Neighbors will wrap up production next week after 37 years, but the long-serving crew making the iconic show say the production company Fremantle has refused to pay them their layoff.
The Australian soap, which launched the international careers of numerous local stars, including Kylie Minogue, Jason Donovan, Margot Robbie and Guy Pearce, was shut down earlier this year after Britain’s Channel 5 announced it would no longer buy the program. After failing to find another British broadcaster to share the cost of making the show, it was announced that the show would be coming to an end – but the crew, including someone who had been there since the soap’s very first episode , says they have been treated badly.
“They’ve Had” Kylie Minogue and Jason Donovan recently come to shoot sceneswhich is great,” Paul Stanley, an organizer with the Media Entertainment and Arts Alliance union, told Guardian Australia.
“That’s cool, but you’ve got people working here who took eight weeks off last year to ‘save the show’. You say you can’t pay us layoffs and yet you put money into the talent.”
Broadcast by Channel 10 and produced by Fremantle in Australia, Neighbors has been largely funded by Channel 5 since 2008, with the residents of Ramsay Street drawing more viewers in the UK than in their own country.
Neighbors union representatives said they’ve met with Fremantle executives several times in recent months to discuss the “devastating impact of the show’s cancellation on its long-serving crew,” which employs about 100 people, including casting directors, costume designers. , directors, location managers, make-up artists, researchers, screenwriters, set designers and producers.
Union sources say Fremantle claims that the workers are not employees but contractors and thus are not entitled to the usual employee standards, even though their contracts have been renewed annually for years.
Although the cast and crew of Neighbors worked through the pandemiclast year they were asked to step down unpaid for eight weeks to “save the show” when it became unclear where the funding came from.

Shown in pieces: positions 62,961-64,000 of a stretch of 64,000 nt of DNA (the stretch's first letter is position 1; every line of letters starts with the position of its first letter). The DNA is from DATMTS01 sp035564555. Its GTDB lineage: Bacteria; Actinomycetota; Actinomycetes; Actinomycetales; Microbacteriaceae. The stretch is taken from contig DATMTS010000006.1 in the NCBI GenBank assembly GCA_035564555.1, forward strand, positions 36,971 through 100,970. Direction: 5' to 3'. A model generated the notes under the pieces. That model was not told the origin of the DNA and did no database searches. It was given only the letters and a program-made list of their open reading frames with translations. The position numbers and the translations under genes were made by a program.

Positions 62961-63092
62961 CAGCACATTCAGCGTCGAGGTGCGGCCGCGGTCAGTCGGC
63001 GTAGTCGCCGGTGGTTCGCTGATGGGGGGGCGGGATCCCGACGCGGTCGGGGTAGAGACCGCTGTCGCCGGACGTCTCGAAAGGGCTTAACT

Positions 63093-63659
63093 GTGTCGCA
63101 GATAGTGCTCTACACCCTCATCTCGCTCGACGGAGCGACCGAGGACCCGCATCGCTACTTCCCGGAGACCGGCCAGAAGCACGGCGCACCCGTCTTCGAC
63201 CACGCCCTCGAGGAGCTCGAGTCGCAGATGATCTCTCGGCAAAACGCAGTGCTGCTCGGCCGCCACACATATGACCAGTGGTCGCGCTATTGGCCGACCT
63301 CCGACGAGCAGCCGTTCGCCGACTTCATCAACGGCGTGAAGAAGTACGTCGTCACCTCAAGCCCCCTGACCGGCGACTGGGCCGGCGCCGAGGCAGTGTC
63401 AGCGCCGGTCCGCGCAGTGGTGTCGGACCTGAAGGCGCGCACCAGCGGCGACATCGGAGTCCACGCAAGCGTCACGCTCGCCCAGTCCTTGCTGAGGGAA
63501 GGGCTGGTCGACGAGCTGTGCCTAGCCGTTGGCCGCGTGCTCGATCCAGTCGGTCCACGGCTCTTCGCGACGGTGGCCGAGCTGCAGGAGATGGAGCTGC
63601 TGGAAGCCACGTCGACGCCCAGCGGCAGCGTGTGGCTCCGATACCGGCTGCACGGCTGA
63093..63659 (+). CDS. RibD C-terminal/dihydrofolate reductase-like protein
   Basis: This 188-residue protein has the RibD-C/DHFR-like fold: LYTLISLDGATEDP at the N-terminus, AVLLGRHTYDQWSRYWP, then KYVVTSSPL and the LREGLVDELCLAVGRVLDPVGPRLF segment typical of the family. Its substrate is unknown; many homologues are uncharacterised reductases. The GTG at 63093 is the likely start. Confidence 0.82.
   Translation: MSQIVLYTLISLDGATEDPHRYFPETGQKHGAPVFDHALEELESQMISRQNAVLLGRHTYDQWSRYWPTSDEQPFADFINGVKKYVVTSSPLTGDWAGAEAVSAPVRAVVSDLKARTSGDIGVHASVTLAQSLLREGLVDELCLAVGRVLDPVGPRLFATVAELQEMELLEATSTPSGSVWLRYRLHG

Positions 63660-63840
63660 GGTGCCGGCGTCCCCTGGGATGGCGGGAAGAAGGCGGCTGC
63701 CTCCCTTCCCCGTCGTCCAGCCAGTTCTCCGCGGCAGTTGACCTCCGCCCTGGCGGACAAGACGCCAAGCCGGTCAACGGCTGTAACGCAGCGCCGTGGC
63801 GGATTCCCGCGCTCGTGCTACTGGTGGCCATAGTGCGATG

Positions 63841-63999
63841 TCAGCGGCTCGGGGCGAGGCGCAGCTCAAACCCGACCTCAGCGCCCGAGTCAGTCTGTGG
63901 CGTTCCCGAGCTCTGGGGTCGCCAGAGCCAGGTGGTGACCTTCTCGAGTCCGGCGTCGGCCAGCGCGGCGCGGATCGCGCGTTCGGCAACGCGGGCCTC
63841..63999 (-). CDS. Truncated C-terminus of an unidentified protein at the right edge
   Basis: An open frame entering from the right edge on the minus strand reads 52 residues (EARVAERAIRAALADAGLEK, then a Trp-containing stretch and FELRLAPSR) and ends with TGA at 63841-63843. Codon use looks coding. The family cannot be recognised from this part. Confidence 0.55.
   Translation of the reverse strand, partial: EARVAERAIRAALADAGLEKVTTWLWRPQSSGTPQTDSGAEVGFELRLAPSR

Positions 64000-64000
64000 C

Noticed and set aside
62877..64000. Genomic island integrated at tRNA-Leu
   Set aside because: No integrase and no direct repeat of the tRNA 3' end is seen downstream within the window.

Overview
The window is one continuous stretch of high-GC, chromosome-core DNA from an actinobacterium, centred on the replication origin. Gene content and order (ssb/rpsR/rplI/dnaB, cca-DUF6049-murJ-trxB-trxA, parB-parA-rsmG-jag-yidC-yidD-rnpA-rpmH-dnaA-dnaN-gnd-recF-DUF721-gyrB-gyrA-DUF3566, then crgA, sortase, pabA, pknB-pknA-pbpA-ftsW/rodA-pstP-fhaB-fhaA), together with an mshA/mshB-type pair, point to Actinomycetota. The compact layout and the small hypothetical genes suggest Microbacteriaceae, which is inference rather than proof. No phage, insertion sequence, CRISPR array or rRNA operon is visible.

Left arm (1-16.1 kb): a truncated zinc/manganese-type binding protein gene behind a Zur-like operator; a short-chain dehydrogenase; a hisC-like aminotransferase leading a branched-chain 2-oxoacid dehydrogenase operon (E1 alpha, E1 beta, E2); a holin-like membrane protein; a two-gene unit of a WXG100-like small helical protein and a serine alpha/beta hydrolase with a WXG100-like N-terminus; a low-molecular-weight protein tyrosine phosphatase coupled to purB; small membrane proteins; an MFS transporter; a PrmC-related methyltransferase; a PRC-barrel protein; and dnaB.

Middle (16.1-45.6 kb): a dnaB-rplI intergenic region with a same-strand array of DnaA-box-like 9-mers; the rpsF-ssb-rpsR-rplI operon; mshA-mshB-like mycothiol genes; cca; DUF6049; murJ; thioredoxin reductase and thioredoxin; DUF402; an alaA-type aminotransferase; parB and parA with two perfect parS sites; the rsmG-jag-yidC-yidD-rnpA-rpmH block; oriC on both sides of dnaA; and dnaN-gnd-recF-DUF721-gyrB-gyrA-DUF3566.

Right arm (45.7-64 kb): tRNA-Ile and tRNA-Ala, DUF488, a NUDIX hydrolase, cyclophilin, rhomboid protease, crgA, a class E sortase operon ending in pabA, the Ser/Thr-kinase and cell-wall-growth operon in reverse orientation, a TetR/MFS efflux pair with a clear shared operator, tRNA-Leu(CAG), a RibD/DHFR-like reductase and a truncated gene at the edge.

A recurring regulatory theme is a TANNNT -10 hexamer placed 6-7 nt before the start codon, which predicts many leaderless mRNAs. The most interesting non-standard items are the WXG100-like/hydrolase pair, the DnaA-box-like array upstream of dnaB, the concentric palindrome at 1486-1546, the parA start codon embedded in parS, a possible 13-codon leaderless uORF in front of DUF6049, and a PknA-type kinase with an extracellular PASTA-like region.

Donovan and Minogue, who played Scott and Charlene in the 1980s, will return after more than 30 years for the show’s finale in August.
“Fremantle is trying to avoid payment to crew that have been loyal to the production, in some cases for decades, under the guise of rolling fixed-term contracts,” the union said in a bulletin after the show was shut down.
“The company has responded by extending a deadline it set for the crew to accept lower payments to allow time for negotiations. Members will continue to work together in the coming weeks to ensure their entitlements are paid out.
“This week Fremantle reported a 25% increase in revenue in 2021 to $2.9 billionwhich contributes strongly to a record profit for parent company RTL Group.”
Channel 5, owned by US media giant Paramount, also expect record profits from the back of the lockdown boom in viewing. It has decided to reallocate its budget to more original programmes after the success of shows like the All Creatures Great and Small revival and said the layoff terms were an issue for the production company: “Neighbours is produced by Fremantle Australia and we cannot comment on their HR matters.”
A crew member who has worked on the Neighbors set for three decades said he was very disappointed with Fremantle: “Some of us have been here for 30 years and they just say they don’t recognize the service,” he said.
“They always make it clear that at Neighbours, we’re all part of the family, but then it’s the end of the show, which of course is sad, and they just turn around and say ‘well, you’re not entitled to benefits’ So it’s a bit frustrating and disappointing.”
Fremantle Australia director Greg Woods did not answer questions from Guardian Australia but said the company had complied with its legal obligations.
“In order to protect the well-being of our cast and crew, who are our primary concern, and with production just over a week left, we will not be making a detailed comment at this time,” Woods said. “In addition, as part of company policy, we also do not comment on HR-related matters.
“However, I can confirm that we have sought outside advice to ensure that we are providing the necessary support and that we are complying with everyone’s legal rights and complying fully with our obligations.
“Our priority is and will continue to be to support the well-being of our cast and crew as production begins next Friday.”
Stanley says the crew ranges from people who’ve worked seven to 10 years and more, to a crew member who calls himself “Patient Zero Neighbors” because he’s been there from the start — “that’s basically your whole working life.”
“They were initially offered four weeks of ‘special leave’ if they had been there for more than 12 months on top of extended service leave and their annual leave was paid,” said Stanley.
“We had a meeting with Fremantle and we got it up to eight weeks for some people, which helps. Nine-year-olds are entitled to 16 weeks of layoff, but are offered eight.”
While some employees have accepted the deal, others have stuck with it, saying “it’s not fair, it’s not right,” said Stanley. “They want film crews in the industry to be treated better.”
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